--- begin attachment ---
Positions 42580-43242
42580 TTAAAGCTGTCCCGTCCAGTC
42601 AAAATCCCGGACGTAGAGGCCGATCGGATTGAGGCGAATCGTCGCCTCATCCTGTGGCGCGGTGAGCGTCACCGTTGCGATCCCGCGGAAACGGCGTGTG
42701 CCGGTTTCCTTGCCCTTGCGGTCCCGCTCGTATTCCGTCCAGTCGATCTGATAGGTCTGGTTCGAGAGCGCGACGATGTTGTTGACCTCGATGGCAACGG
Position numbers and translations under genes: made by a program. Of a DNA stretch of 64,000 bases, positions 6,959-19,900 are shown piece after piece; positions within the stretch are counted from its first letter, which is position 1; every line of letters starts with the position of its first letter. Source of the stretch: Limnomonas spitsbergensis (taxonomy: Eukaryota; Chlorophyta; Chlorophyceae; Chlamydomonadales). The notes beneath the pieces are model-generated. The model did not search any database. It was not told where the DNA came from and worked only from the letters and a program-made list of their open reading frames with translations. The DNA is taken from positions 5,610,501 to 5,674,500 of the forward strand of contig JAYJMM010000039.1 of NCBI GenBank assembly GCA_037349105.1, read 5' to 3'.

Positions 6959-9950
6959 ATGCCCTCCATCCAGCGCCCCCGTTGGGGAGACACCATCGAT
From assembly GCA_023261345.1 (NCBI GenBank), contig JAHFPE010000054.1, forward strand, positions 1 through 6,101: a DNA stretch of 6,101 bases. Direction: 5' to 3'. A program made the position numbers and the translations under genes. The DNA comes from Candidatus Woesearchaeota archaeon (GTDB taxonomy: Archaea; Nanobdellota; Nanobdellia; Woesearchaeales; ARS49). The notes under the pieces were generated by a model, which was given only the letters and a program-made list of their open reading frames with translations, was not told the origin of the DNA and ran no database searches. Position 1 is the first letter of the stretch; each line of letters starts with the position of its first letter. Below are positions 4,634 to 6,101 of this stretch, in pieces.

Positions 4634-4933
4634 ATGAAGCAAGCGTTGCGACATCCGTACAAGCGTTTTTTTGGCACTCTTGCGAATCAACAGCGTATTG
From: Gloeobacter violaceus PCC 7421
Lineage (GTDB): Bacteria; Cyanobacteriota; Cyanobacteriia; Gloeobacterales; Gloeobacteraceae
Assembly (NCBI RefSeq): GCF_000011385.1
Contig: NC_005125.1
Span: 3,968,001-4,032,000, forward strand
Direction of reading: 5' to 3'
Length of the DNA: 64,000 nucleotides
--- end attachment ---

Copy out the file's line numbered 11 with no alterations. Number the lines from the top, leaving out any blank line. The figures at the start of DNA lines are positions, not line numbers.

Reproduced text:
From: Gloeobacter violaceus PCC 7421